The media portrayed David as the ultimate antagonist and the word “obsessed” is often seen associated with his pursuit.
“Were you really obsessed with it all?” I ask.
“Yeah, yeah it was an obsession; I really was very persistent. I was never gonna let go of it.” , I am told that it went so far that when he saw people wearing ‘Livestrong’ wristbands, David would stop and warn them: “That guy is a fraud. And people would look at me and think I was some crazy guy. But I couldn’t help myself in that way, I really was on a crusade”. It was truly testing at times for David and the sources he was working with. “It was tough when he sued us, and committed perjury and the court case cost us £100, 000. I could easily have been sacked if The Sunday Times had different bosses, and we have 7 kids, you know, all going to university and suddenly we could have been in a really bad situation”.
David pursued Lance for around 13 years, an investigative journalism story which, David jokes, made him feel like part of the film All the President’s Men, a story which retells the uncovering of the Watergate scandal. “It was just great fun. I mean, journalistically, it was the time of my life, I’ve never been more energised by a story than I was by this one. I was consumed by the Armstrong stuff and loving every moment of it, I really did…It would have been easier in the superficial sense [to just let him get on with it], but it wouldn’t have been easier for me because I would have had to live with myself and I would have basically ‘opted out’ of doing the journalism that I always thought I would do. I mean…I wasn’t really an investigative journalist but I would have thought that I had a sense of fairness that meant if I saw blatant injustice I wouldn’t look the other way.”
“I think, I’ve said this many times and I really believe it: in life, the chase is always better than the kill. So when Lance was being kicked out of cycling, that wasn’t kind of a joyous moment at all…The biggest thing was that it was great that the truth came out because that’s what it was all about. And people used to say to me, you must feel really vindicated and I would always say, ‘No I don’t actually’, because I think you feel vindicated when you’ve had an element of doubt in your mind… but I had zero doubt. Nobody could ever say again that [the sources] were lying, because the truth had now been established. We always knew, but now the world knew it.”
In 2013, Lance’s doping was finally exposed, and David was approached for interviews by numerous media sources. “I’ve ended up getting a lot of credit and you know once a week, I’d say, I get somebody contacting me on social media, saying, there’s an absolute scandal going on in my company, in my office or in my village, will you come and investigate it? Hahaha it’s like, you know, we have stray dogs in our village and nobody knows who owns them!”
At the time the revelation came out, an interview took place between Armstrong and Oprah Winfrey which obtained 28 million viewers worldwide. So, was the apology Lance gave satisfying?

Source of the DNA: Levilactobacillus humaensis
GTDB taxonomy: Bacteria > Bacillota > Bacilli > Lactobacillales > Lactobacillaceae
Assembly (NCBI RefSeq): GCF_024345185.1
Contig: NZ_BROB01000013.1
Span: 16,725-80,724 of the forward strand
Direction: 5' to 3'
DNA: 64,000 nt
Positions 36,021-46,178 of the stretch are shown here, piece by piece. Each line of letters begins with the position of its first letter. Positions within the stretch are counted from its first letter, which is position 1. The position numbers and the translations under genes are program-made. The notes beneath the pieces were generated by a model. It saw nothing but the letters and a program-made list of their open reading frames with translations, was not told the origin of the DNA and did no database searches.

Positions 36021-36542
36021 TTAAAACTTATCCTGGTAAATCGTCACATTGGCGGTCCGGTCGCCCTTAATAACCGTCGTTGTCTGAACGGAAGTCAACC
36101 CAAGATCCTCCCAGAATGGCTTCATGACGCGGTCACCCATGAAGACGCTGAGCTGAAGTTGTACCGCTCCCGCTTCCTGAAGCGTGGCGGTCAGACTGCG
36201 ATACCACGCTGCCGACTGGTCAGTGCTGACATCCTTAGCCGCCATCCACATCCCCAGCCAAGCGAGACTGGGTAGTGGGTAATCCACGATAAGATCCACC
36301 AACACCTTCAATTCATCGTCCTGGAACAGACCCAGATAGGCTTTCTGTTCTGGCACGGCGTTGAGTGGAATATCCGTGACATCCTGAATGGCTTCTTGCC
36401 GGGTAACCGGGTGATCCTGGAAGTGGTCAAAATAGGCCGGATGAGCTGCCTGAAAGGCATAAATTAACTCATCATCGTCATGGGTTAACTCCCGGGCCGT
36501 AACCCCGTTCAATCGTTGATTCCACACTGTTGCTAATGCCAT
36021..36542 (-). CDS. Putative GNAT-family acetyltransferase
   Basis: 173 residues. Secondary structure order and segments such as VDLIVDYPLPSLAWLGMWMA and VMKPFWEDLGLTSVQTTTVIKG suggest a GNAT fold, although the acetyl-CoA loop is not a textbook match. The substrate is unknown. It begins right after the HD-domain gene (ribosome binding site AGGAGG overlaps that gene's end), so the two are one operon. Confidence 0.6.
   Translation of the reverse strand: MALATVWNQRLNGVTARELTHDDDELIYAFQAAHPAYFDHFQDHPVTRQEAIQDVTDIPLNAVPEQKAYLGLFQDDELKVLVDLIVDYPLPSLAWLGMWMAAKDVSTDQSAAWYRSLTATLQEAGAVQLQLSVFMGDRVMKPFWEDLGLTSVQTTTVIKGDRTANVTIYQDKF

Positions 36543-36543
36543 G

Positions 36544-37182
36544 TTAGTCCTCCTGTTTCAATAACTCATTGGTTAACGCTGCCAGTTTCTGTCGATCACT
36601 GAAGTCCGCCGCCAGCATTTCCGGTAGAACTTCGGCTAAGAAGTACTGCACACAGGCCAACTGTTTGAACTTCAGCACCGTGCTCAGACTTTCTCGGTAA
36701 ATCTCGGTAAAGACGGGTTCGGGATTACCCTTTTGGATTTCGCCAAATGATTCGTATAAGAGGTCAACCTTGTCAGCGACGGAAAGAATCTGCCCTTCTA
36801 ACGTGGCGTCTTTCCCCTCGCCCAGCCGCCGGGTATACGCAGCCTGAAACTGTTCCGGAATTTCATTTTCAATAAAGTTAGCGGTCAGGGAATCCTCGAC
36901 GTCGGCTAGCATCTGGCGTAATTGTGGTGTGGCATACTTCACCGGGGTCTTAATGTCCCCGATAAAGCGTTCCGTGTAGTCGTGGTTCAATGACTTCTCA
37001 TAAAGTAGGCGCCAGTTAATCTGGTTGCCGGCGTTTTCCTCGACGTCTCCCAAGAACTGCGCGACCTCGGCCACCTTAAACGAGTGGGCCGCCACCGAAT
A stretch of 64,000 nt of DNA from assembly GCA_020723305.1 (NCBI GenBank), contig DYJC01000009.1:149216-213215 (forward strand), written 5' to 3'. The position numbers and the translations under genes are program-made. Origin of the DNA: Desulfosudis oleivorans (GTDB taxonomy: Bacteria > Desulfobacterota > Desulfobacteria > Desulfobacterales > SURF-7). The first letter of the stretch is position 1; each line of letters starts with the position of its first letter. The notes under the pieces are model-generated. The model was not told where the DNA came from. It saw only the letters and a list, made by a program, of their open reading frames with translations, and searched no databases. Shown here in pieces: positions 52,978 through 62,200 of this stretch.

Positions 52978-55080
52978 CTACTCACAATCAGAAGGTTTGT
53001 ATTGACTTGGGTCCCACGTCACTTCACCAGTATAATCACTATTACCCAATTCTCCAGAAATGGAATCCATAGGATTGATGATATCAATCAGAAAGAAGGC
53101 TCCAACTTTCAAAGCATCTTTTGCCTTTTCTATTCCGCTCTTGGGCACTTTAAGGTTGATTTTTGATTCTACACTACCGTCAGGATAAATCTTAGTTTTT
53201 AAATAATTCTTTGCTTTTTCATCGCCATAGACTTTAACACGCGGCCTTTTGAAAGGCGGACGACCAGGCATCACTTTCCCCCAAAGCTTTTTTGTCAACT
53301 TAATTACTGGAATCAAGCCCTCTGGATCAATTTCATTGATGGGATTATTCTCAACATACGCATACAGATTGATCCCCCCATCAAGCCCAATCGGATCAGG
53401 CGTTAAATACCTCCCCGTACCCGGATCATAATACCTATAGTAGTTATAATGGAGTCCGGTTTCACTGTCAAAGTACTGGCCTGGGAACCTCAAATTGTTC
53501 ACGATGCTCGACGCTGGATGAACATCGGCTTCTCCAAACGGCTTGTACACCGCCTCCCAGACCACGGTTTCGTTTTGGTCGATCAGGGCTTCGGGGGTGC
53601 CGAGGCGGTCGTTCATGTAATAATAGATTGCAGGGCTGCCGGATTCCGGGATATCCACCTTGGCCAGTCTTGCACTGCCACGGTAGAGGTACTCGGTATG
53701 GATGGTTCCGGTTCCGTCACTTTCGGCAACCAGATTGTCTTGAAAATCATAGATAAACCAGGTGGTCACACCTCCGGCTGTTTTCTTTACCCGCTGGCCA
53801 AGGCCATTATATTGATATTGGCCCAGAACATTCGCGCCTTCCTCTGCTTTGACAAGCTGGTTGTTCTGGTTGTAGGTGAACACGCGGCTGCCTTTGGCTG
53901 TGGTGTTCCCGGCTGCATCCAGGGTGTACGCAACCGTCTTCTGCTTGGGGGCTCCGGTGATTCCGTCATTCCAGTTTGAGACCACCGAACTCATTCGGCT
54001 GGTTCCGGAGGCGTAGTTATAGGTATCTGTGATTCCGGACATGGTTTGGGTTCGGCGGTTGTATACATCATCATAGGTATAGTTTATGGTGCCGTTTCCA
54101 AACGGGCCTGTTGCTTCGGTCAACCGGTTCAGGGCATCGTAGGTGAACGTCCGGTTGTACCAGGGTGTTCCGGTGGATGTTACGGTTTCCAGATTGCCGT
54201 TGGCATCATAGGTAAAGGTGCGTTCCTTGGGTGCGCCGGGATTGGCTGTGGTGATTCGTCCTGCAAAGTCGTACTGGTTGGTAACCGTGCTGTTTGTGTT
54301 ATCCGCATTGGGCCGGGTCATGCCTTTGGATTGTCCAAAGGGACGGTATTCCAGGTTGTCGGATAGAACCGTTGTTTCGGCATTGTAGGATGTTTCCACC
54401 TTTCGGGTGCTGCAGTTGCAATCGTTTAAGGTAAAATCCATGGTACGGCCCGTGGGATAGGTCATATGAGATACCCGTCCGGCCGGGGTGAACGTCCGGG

“Well, I was satisfied with that interview because I thought Oprah Winfrey was outstanding. I thought she did just a masterful job. He’s done countless interviews since then but nobody has come within a mile of getting that much out of him [Lance] as she did. It was just the most brilliant, kind of, ‘picking apart’. And she asked questions in a way that demanded a truthful answer.”
If David were himself able to interview Lance again, he is keen to ascertain the psychology of someone so convinced of their own lie, “I understand that a lot of people cheat in sport, but he had a ruthlessness and a cruelty and a lack of remorse that was singular. But, I think he also had an intelligence that was singular. It really wasn’t that he achieved all that success solely because he doped. He couldn’t have done it without the doping, but lots of others had good doping, why didn’t they win? Because in all the other areas, Lance was better.”
In hindsight, the extent to which a suspension of disbelief was necessary for this lie to continue seems incredible. Just google the Nike Advert with Lance claiming, “It’s my body, I do what I want with it”. The blatantly obvious, tongue-in-cheek reference to his cheating was paraded on screens across the country by one of the biggest brands in America. David Walsh’s revelation exposed the sheer magnitude of the corruption related to Lance Armstrong’s success, “carrying the braveau to a ridiculous extent”.
“The surprising thing was not that we were swimming against the tide, but that so many were swimming with it” he says as we near the end of the interview. This reflection is essential in a context where, as the news about Maria Sharapova has emphasised, lies and corruption surround the sporting role models we praise on a day-to-day basis, as well as people who willingly cover this up, preying on public ignorance. We need to beware and keep our sense of disbelief intact.